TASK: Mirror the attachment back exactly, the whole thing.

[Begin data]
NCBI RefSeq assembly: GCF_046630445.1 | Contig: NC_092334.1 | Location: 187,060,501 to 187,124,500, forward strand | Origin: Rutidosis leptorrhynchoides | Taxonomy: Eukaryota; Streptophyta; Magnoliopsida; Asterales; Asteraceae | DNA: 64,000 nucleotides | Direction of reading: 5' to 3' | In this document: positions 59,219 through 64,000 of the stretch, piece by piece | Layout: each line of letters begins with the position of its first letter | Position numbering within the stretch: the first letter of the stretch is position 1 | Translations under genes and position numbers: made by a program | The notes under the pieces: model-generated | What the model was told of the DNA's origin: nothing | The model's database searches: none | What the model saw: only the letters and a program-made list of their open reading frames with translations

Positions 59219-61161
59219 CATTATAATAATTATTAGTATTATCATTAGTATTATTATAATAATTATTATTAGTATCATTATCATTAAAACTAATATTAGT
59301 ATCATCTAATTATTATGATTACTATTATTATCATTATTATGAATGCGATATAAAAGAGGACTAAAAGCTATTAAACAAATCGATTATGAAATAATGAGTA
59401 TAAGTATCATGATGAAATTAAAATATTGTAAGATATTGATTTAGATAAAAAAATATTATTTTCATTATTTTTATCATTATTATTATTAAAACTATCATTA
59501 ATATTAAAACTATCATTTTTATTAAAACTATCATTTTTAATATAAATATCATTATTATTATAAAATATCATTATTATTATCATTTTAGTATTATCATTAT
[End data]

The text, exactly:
NCBI RefSeq assembly: GCF_046630445.1 | Contig: NC_092334.1 | Location: 187,060,501 to 187,124,500, forward strand | Origin: Rutidosis leptorrhynchoides | Taxonomy: Eukaryota; Streptophyta; Magnoliopsida; Asterales; Asteraceae | DNA: 64,000 nucleotides | Direction of reading: 5' to 3' | In this document: positions 59,219 through 64,000 of the stretch, piece by piece | Layout: each line of letters begins with the position of its first letter | Position numbering within the stretch: the first letter of the stretch is position 1 | Translations under genes and position numbers: made by a program | The notes under the pieces: model-generated | What the model was told of the DNA's origin: nothing | The model's database searches: none | What the model saw: only the letters and a program-made list of their open reading frames with translations

Positions 59219-61161
59219 CATTATAATAATTATTAGTATTATCATTAGTATTATTATAATAATTATTATTAGTATCATTATCATTAAAACTAATATTAGT
59301 ATCATCTAATTATTATGATTACTATTATTATCATTATTATGAATGCGATATAAAAGAGGACTAAAAGCTATTAAACAAATCGATTATGAAATAATGAGTA
59401 TAAGTATCATGATGAAATTAAAATATTGTAAGATATTGATTTAGATAAAAAAATATTATTTTCATTATTTTTATCATTATTATTATTAAAACTATCATTA
59501 ATATTAAAACTATCATTTTTATTAAAACTATCATTTTTAATATAAATATCATTATTATTATAAAATATCATTATTATTATCATTTTAGTATTATCATTAT